Tacrolimus in Heart Transplant Recipients
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- Patel, J.K. & Kobashigawa, J.A. BioDrugs (2007) 21: 139. doi:10.2165/00063030-200721030-00001
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The development of cyclosporine was pivotal in allowing cardiac transplantation to become an accepted treatment for patients with end-stage heart disease. More recently, tacrolimus has become available as a useful alternative to cyclosporine, and has been successfully combined with either azathioprine or the newer anti-proliferative agents, mycophenolate mofetil or sirolimus. Numerous randomized clinical trials have demonstrated that tacrolimus is comparable to cyclosporine in terms of overall patient survival and at least equally effective in preventing acute rejection. In addition, tacrolimus has been particularly effective as a rescue treatment in cases where recurrent rejection has occurred with cyclosporine.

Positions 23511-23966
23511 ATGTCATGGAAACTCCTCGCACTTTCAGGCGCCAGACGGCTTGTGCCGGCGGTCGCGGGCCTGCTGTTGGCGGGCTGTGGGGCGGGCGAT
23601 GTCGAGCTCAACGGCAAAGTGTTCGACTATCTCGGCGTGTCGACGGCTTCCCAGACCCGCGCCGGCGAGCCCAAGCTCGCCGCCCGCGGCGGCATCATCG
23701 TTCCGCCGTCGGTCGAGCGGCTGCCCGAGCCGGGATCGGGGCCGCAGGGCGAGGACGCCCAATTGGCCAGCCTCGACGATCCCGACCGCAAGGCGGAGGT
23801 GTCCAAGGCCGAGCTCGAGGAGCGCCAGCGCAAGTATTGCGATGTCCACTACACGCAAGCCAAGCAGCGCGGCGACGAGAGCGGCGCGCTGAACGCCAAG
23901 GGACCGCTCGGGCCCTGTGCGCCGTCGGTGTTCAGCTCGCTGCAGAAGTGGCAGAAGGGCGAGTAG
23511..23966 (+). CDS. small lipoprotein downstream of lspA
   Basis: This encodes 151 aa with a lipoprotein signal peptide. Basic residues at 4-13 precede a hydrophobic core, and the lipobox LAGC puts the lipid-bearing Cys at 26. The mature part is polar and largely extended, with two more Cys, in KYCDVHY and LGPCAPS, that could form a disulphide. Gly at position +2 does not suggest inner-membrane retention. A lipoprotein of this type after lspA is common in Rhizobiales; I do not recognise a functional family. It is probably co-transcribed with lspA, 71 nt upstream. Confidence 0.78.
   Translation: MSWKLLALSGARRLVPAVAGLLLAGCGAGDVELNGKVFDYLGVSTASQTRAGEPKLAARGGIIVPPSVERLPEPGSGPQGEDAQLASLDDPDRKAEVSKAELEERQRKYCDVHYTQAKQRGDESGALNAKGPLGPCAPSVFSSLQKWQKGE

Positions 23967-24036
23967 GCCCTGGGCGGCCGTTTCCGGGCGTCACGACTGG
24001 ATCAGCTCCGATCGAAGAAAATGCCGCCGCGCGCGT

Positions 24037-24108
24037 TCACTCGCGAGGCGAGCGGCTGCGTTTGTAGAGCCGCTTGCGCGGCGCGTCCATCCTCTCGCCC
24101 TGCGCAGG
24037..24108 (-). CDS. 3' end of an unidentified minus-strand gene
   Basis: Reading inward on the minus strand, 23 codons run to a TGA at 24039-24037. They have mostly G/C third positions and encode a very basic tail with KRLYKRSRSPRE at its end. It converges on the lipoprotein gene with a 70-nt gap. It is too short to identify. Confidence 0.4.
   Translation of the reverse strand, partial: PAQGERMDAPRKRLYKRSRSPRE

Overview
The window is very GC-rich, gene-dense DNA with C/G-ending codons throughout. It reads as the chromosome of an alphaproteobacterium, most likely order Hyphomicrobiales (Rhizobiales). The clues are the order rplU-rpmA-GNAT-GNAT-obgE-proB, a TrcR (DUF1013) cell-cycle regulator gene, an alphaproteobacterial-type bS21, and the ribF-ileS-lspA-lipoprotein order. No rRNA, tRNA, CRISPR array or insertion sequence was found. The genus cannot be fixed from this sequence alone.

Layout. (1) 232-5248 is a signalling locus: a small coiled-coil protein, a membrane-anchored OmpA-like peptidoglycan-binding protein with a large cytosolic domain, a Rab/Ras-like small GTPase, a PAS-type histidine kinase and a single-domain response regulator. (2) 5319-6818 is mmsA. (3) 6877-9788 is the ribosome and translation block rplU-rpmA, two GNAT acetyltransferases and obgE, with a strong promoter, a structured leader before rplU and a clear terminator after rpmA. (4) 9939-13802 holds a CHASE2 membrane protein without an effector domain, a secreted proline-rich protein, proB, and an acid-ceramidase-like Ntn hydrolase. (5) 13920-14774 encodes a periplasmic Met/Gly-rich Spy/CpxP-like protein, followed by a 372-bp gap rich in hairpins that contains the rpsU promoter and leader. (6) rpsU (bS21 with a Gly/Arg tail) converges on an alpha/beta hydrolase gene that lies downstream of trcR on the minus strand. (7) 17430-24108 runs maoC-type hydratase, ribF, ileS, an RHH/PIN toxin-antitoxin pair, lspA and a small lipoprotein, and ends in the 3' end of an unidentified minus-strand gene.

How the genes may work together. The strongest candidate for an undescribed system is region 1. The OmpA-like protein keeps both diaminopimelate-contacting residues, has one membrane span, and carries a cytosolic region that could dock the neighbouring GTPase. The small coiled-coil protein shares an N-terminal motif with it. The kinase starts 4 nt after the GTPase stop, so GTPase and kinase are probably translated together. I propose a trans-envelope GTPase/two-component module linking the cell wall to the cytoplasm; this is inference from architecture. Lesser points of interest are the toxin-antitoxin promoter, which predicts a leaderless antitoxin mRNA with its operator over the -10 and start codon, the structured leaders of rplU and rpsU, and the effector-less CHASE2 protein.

The adverse effects of tacrolimus differ from those of cyclosporine, and the drug particularly shows an improved profile with respect to hypertension, dyslipidemia, and long-term renal function. These data have recently led to the regulatory approval of tacrolimus for primary immunosuppression in patients undergoing cardiac transplantation in the US.